Monday, October 19, 2015

Major-party candidates for lieutenant governor debate education and other issues for an hour on KET

By Cheyene Miller
University of Kentucky School of Journalism and Telecommunications

Early childhood education has been a recurring talking point for the Democratic gubernatorial ticket, but “wasn’t even on the radar” of the Republican slate, its candidate for lieutenant governor said Monday night.

Overly, left, and Hampton (Lexington Herald-Leader photos)
Republican Jenean Hampton and Democrat Sannie Overly rehashed arguments over education and several other key gubernatorial race issues for an hour Monday evening on KET’s “Kentucky Tonight.” Independent Heather Curtis was not invited.

Half the time was spent on schools. Overly said that she and running mate Jack Conway released a detailed education plan “to ensure that Kentucky kids get the very best education possible.”

The state representative from Paris said she and Conway want to oversee “a historic expansion” of early learning opportunities, and she criticized Hampton running mate Matt Bevin for saying that programs like Head Start serve no purpose because their impact disappears after the third grade.

Hampton said she and Bevin would take a close look at Head Start’s results and make sure that the dollars are being spent “effectively and efficiently.”

Hampton questioned the efficiency of Head Start and pointed out Kentucky’s low literacy rates. “That is simply offensive to even accept that,” she said.

According to Hampton, early childhood education was not the issue of choice for her and Bevin’s campaign. “This is a non-issue for us,” she said. “This wasn’t even on our radar.”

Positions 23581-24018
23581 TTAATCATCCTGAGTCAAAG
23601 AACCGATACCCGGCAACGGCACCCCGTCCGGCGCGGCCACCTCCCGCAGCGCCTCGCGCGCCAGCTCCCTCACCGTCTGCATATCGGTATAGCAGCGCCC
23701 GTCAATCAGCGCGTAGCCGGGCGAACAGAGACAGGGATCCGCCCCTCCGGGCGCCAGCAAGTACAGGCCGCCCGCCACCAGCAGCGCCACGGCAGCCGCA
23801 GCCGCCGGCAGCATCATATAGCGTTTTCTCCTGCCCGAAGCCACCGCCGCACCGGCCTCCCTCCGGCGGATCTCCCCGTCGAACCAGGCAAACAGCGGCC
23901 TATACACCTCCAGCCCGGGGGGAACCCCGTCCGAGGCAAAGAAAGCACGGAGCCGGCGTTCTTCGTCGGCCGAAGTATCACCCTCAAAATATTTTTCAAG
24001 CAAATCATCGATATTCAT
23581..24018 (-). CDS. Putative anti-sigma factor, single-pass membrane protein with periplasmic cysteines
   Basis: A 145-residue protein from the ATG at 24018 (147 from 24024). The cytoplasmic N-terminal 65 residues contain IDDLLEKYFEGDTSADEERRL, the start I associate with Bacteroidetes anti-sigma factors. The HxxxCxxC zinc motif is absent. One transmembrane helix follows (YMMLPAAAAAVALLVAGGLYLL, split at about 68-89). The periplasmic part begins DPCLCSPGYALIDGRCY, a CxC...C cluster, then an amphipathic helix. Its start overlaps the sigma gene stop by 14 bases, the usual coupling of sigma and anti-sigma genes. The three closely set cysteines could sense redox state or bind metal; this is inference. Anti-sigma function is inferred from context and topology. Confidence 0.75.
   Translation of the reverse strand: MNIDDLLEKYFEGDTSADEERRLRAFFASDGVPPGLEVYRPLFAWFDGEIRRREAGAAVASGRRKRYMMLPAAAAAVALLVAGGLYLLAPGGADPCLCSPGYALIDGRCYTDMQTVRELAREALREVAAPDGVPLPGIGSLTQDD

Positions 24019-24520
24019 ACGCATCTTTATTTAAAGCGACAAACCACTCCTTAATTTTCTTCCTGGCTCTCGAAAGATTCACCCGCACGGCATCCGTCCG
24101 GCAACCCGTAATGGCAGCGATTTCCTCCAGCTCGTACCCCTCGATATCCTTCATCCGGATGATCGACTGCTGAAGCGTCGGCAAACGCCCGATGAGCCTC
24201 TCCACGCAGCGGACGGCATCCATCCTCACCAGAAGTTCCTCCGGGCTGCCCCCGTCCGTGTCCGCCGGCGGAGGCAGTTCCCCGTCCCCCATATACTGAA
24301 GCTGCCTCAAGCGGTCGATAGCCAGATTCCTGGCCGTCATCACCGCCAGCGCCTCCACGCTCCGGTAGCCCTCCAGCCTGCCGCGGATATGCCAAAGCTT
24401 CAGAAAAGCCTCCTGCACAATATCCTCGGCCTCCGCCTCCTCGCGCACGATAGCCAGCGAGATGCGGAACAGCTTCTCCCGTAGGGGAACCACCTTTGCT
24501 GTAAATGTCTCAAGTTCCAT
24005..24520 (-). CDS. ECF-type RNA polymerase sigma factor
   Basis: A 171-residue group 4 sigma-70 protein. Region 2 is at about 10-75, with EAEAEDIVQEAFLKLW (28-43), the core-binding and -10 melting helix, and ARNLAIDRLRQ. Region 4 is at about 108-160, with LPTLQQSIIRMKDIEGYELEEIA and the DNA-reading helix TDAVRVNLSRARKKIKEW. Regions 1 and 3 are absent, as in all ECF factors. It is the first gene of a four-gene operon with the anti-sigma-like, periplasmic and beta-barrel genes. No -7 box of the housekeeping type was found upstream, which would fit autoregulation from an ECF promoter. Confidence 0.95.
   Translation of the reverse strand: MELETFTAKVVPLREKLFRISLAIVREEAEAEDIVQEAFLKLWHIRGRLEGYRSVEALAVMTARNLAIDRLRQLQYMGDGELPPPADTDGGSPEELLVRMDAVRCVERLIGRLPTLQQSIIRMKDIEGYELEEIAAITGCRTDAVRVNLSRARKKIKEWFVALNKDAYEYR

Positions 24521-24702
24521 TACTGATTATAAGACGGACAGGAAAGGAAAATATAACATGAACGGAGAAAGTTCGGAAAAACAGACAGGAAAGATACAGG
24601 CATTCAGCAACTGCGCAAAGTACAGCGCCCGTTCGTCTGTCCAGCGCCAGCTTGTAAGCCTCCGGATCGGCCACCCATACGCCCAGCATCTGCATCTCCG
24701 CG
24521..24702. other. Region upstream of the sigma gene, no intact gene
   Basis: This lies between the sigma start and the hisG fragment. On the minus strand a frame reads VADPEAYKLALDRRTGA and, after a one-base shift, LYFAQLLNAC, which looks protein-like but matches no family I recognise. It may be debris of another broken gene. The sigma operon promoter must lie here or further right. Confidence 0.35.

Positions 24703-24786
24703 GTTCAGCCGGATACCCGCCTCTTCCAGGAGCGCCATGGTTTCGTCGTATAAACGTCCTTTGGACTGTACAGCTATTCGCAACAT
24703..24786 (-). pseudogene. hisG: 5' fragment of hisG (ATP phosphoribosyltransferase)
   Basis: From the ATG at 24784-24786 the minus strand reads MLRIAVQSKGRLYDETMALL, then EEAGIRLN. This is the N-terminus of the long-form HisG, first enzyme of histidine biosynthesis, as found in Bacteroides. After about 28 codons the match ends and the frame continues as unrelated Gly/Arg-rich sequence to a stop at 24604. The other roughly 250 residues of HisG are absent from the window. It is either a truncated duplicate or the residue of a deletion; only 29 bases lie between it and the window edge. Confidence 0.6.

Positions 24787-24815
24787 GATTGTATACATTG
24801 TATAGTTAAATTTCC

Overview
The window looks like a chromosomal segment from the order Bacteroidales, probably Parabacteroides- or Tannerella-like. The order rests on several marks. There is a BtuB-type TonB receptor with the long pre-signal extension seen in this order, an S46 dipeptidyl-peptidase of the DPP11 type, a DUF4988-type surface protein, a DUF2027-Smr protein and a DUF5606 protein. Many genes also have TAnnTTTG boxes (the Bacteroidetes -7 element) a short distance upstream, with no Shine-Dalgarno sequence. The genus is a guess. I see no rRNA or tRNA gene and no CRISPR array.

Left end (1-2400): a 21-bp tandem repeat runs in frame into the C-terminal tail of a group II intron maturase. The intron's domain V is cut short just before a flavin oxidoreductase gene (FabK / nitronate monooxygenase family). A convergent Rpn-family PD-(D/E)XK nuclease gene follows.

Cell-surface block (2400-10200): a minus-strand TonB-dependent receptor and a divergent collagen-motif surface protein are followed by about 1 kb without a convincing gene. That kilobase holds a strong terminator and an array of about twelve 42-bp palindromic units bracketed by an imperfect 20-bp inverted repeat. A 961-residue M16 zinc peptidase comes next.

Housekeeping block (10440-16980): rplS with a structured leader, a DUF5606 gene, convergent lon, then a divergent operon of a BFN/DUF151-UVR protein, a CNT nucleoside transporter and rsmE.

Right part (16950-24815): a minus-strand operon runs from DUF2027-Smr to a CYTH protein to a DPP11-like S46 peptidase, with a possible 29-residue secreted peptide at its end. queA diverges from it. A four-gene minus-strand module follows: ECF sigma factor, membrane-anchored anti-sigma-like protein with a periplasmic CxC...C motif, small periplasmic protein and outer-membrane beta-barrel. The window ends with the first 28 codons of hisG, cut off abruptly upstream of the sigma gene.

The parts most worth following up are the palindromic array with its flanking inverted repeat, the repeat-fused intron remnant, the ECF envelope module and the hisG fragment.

Overly said that there has been extensive research proving that Head Start “is the one thing that can break a cycle of poverty in a state like Kentucky,” said Overly, adding that there are stark differences between the two tickets on education, such as the Democrats’ support of, and Republicans’ opposition to, the Common Core State Standards.  “It’s not limited to early learning programs.”

The two women also sparred on how to improve business and the economy in Kentucky, one of the poorest states in the nation.

Hampton, an industrial-process specialist, said she and Bevin have more than 60 years of business leadership experience between them, and would make Kentucky a right-to-work state and improve its ways to attract businesses.

While the candidates largely agreed on promoting Kentucky’s tourist attractions, they took polar stances on raising the state minimum wage, which currently reflects the federal minimum wage of $7.25 per hour and $2.13 per hour for tipped workers.

“The minimum wage was never meant to be a livable wage,” said Hampton, who said that minimum wage hikes have “disastrous effects” on small businesses.  She said it was better to attract businesses and promote competition.

Ideally, Overly said, the federal government would raise the minimum wage nationwide, but she and Conway favor a bill that would raise the state minimum to $10.10 per hour over three years.

The candidates then tried to clarify for votes the reality of the current state of the Kentucky economy.

Overly cited Kentucky winning Site Selection magazine’s Governor’s Cup for expanded industry activity per capita in 2014 as a sign that Kentucky is improving under a Democratic administration.

 “Governor Beshear has marketed our state very well through difficult times,” Overly said of her fellow Democrat, who will leave office in December.

Hampton likened Kentucky’s financial status to the sinkhole that swallowed eight cars at the National Corvette Museum in her hometown of Bowling Green, saying it was “shiny on top but eroding underneath.”

Next Monday’s edition of “Kentucky Tonight” will features a debate between Conway and Bevin with Bill Goodman moderating. The night before, they will meet in a commercially televised debate at Eastern Kentucky University.

The election is Tuesday, Nov. 3.

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